Display Settings:

Format

Send to:

Choose Destination
See comment in PubMed Commons below
J Infect Dis. 2000 May;181(5):1643-51. Epub 2000 May 15.

Persistent diarrhea signals a critical period of increased diarrhea burdens and nutritional shortfalls: a prospective cohort study among children in northeastern Brazil.

Author information

  • 1Clinical Research Unit-HUWC, Department of Physiology and Pharmacology, Faculty of Medicine, Federal University of Cear¿a, 3390-Sala 90, Porangabussu, Fortaleza, CE, Brazil-CEP 60.436-160. alima@secrel.com.br.

Abstract

Persistent diarrhea (PD; duration >/=14 days) is a growing part of the global burden of diarrheal diseases. A 45-month prospective cohort study (with illness, nutritional, and microbiologic surveillance) was conducted in a shantytown in northeastern Brazil, to elucidate the epidemiology, nutritional impact, and causes of PD in early childhood (0-3 years of age). A nested case-control design was used to examine children's diarrhea burden and nutritional status before and after a first PD illness. PD illnesses accounted for 8% of episodes and 34% of days of diarrhea. First PD illnesses were preceded by a doubling of acute diarrhea burdens, were followed by further 2.6-3.5-fold increased diarrhea burdens for 18 months, and were associated with acute weight shortfalls. Exclusively breast-fed children had 8-fold lower diarrhea rates than did weaned children. PD-associated etiologic agents included Cryptosporidium, Giardia, enteric adenoviruses, and enterotoxigenic Escherichia coli. PD signals growth shortfalls and increased diarrhea burdens; children with PD merit extended support, and the illness warrants further study to elucidate its prevention, treatment, and impact.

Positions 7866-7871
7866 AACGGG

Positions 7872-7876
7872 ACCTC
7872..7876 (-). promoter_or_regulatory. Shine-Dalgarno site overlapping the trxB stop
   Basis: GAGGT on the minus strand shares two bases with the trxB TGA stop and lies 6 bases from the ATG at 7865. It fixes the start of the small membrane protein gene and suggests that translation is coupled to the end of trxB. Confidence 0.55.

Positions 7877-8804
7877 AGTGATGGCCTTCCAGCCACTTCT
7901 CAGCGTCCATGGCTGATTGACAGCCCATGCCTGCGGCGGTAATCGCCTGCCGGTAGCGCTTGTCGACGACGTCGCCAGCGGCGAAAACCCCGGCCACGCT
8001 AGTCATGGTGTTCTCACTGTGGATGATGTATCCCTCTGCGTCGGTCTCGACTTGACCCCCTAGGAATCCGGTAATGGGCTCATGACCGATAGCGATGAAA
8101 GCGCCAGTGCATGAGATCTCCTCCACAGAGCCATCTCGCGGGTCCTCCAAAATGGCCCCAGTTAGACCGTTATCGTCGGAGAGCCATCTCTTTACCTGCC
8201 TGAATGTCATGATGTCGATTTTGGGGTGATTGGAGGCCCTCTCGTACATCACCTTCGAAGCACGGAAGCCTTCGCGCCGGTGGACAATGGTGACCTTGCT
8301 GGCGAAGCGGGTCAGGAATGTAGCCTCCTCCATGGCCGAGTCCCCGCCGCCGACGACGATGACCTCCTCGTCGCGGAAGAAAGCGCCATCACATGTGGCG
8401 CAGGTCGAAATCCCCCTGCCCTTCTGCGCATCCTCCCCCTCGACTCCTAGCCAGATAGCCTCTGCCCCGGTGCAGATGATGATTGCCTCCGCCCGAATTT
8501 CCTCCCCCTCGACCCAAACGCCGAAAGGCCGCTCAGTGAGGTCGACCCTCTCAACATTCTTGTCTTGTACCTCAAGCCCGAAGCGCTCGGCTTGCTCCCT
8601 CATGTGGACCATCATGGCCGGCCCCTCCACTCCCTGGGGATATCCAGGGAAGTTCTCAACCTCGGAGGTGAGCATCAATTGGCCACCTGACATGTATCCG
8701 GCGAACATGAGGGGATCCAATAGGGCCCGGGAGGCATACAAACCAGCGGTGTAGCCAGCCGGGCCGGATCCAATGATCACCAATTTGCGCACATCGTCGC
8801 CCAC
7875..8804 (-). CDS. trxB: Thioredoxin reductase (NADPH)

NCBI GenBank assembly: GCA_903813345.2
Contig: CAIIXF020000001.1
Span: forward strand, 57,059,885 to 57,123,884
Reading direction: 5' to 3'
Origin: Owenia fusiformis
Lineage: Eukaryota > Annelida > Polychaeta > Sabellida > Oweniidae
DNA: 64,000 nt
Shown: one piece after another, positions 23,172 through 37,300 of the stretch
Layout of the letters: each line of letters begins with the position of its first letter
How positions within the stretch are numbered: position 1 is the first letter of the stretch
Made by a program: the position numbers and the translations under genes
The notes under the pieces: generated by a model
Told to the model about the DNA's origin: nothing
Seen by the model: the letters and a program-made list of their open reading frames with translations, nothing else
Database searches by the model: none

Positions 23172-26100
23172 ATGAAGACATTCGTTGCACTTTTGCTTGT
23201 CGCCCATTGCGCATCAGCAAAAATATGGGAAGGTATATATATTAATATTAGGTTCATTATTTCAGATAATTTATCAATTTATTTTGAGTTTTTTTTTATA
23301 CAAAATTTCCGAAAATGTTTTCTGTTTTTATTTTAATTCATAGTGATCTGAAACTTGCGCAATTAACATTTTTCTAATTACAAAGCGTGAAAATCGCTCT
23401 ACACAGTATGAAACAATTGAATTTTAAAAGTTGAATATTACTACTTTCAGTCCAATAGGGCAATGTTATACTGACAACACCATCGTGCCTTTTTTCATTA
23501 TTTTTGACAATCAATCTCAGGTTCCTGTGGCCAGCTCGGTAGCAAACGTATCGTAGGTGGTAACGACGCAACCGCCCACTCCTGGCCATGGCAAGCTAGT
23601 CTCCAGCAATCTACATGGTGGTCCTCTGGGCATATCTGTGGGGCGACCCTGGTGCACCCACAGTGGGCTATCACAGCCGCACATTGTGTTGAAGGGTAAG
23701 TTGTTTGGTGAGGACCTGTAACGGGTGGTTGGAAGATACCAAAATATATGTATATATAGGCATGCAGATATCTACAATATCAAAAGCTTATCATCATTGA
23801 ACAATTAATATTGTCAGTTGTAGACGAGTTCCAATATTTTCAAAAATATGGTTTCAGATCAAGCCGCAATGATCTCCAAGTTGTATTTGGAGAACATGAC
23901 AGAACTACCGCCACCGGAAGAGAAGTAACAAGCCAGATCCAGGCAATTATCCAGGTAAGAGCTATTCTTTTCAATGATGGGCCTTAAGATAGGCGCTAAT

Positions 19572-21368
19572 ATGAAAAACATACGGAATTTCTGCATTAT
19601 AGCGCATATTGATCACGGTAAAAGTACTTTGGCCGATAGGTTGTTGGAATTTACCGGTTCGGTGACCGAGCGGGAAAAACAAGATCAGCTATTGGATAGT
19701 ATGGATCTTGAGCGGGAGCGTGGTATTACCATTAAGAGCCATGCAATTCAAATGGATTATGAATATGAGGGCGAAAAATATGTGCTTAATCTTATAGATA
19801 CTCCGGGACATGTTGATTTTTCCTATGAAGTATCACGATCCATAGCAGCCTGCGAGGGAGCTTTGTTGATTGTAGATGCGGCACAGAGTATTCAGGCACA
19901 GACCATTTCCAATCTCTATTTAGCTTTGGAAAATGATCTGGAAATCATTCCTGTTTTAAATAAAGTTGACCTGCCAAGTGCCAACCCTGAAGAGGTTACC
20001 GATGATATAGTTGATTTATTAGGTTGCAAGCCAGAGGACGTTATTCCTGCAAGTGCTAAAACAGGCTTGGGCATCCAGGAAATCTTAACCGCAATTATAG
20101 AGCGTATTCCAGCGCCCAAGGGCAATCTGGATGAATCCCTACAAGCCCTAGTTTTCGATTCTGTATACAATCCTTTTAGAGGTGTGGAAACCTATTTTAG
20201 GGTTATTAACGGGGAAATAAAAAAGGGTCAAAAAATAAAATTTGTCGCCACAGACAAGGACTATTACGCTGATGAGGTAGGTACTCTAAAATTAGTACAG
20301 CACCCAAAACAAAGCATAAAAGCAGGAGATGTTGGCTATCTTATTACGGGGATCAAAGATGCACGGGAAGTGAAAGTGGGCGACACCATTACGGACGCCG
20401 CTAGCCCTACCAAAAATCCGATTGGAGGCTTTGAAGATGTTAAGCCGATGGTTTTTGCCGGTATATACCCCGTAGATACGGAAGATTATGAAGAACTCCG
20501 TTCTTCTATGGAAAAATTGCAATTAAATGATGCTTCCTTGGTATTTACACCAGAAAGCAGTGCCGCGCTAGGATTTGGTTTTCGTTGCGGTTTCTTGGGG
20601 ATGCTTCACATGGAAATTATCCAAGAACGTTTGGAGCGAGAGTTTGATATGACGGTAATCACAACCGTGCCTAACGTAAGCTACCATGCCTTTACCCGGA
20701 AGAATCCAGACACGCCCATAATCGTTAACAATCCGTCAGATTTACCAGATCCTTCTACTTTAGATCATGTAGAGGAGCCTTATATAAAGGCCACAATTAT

PMID:
10823764
[PubMed - indexed for MEDLINE]
Free full text
PubMed Commons home

PubMed Commons

0 comments
How to join PubMed Commons

    Supplemental Content

    Full text links

    Icon for HighWire
    Loading ...
    Write to the Help Desk